Carpe Diem, Baby: Is This Napoli’s Biggest Chance to End Thirty Years of Hurt?

With the 2019/20 Serie A season kicking off this weekend, a summer of change at Juventus has left question marks over the Bianconeri’s ability to sustain their dominance in Italy’s top flight. Whilst the chasing pack have all strengthened during the transfer window, Napoli remain the frontrunners to wrestle the Scudetto from the Agnelli family. With the help of journalist and lifelong supporter of I Ciucci Marco D’Onofrio, we assess the chances of the title arriving at the Stadio San Paolo for the first time since 1990. 

The Quatrtieri Spagnoli, some five kilometres east from Napoli’s home ground, is perhaps the most infamous district in the city of Naples. Suffering from high rates of unemployment and crime, the area is intrinsically linked with the Camorra organisation. Scratch beneath the surface however, and you’ll find that its residents are also the beating heart of a city that considers itself Neapolitan first and Italian second. The Neapolitan language is spoken more widely in the Spanish Quarter than anywhere else, and it is home to a rich and vibrant culture of art and food. Arguably the most famous piece is the homage to Diego Maradona on the walls of Emanuele De Deo.

Painted by artist Mario Filardi following SSC Napoli’s second Serie A title in four years, the bold and colourful mural has provided a constant reminder to one of the country’s most deprived areas to be proud of their Neapolitan roots. In a nation where the north/south divide is more pronounced that most, identity is an important part of day-to-day life. There was never so much pride in Naples as there was during Maradona’s seven years at the San Paolo. Signed for a world record fee of £6.9m, the Argentinian’s arrival at Napoli came as a shock to many, with the Blues having finished in the bottom half of the table for the previous two seasons. Signed by Rino Mareschi, it would be under Ottavio Bianchi and Alberto Bigon that El Diego would flourish. Top scorer in his first two seasons as Napoli climbed up the Serie A table, his third year in Southern Italy would mark the beginning of a glut of trophies, as the arrival of Andrea Carnevale from Udinese took a little pressure off the diminutive playmaker’s shoulders, and the pair fired Bianchi’s side to their first ever league title, adding the Coppa Italia for good measure.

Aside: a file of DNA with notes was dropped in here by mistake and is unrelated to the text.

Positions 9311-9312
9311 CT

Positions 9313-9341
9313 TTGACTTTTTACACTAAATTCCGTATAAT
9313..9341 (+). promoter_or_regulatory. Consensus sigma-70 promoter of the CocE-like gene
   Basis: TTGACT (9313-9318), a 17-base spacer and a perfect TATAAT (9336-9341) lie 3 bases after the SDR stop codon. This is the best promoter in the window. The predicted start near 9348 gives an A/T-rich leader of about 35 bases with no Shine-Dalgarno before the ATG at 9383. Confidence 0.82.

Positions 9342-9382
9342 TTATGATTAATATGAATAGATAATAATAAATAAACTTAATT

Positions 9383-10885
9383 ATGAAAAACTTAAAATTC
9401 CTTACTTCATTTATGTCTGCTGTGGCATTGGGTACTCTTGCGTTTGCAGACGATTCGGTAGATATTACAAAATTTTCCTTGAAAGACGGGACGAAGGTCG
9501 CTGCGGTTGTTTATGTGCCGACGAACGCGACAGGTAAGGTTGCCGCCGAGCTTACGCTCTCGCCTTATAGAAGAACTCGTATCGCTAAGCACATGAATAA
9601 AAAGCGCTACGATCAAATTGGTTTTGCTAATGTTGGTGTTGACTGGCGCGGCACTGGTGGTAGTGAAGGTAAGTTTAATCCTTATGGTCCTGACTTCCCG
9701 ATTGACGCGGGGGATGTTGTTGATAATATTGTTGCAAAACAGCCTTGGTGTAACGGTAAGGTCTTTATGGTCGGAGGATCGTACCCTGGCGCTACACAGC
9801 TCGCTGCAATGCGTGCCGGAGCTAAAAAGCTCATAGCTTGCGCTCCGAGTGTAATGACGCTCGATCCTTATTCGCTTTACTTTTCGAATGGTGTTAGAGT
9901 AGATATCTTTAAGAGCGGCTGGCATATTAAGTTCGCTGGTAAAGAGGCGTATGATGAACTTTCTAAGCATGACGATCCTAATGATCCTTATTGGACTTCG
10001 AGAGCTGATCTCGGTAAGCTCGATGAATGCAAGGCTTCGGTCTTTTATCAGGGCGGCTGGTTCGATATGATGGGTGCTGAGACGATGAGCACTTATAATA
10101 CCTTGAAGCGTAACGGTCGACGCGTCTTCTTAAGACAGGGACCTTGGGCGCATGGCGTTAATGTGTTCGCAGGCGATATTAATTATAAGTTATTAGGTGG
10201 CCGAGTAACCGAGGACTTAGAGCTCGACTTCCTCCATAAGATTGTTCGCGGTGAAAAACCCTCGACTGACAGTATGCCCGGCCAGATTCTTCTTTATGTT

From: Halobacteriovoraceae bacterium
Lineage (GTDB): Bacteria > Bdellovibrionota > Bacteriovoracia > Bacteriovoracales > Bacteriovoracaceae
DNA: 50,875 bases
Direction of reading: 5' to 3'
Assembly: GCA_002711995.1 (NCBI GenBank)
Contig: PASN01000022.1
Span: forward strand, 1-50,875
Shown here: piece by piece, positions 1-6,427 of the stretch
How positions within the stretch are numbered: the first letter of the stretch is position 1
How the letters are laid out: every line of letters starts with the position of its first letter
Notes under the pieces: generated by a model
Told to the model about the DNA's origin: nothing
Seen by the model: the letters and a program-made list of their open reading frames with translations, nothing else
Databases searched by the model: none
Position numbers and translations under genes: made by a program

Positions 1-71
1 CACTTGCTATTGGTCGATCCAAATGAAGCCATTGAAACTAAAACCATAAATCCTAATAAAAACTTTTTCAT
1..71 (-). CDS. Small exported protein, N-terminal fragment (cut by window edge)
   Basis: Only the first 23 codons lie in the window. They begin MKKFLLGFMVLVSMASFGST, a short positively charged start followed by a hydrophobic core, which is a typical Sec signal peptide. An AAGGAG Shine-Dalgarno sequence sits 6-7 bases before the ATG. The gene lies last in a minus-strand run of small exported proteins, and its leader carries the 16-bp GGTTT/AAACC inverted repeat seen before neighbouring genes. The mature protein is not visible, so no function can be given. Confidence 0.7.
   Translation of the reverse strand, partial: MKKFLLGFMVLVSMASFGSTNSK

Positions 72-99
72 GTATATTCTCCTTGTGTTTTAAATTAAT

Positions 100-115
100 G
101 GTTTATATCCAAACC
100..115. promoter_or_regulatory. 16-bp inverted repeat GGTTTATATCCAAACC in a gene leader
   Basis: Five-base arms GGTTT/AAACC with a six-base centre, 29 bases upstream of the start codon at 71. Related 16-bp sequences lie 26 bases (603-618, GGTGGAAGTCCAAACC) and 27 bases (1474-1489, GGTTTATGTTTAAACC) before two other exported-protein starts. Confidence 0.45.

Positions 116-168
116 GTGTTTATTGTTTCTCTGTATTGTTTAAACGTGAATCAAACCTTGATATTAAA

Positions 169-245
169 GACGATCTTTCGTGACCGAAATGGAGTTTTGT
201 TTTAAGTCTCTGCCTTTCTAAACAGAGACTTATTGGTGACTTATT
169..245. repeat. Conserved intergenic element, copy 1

A first European trophy arrived in 1989, with Brazilian striker Careca dovetailing with Maradona to lift the UEFA Cup against Jurgen Klinsmann’s Stuttgart, before Milan were pipped to the Scudetto in 89/90. After decades of dominance from the teams of Turin, Rome and Milan, it finally looked as though the south of Italy would have a side competing at the top of the league for the foreseeable future. Sadly, it was not to be. Following the 1990 World Cup, Maradona cut an increasingly erratic figure at the San Paolo, with allegations of drug abuse, an illegitimate son, and a relationship with the Camorra surfacing over the course of the following season. His fitness a constant source of speculation, El Pibe de Oro’s time in Italy came to an end in 1991.

Napoli’s fortunes would drastically change without him. Troubles on the pitch were matched by the club’s finances, and by 2004 Napoli were declared bankrupt and demoted to Serie C. Refounded by filmmaker Aurelio De Laurentiis, the club began the climb back up to the top flight. By 2007, Gli Azzuri had returned to Serie A and, thanks to the funding of De Laurentiis, the club were able to build a new squad on a sound financial footing, adding star quality with the likes of Marek Hamsik, Ezequiel Lavezzi and Edinson Cavani. In 2011, Walter Mazzarri steered Napoli to their highest finish in more than twenty years, and the following season lifted the Coppa Italia, their first major piece of silverware since Maradona had departed.

The club were soon re-established at the top table of Italian football; Rafael Benitez won another Italian Cup in his first season, simultaneously building the foundations for the squad that Maurizio Sarri would take to the brink of the Scudetto. In 2017/18, they finished second with 91 points, a club record total, and an all-time high for a runner-up. Were it not for the total dominance of Massimiliano Allegri’s Juventus over the past four years, its fair to say that Napoli would have added a few more Serie A titles to their trophy cabinet.

“As disappointed as fans were to see Maurizio Sarri leave, the fact that the club was able to bring in an internationally renowned coach like Ancelotti definitely helped ease the pain. Along with a plethora of experience and success, Ancelotti brings with him a sense of calm that was and still is really needed on the shores of Naples. He never lets emotions get the best of him which is crucial in a city that never stops thinking about football.”
Marco D’Onofrio, Stereo Serie A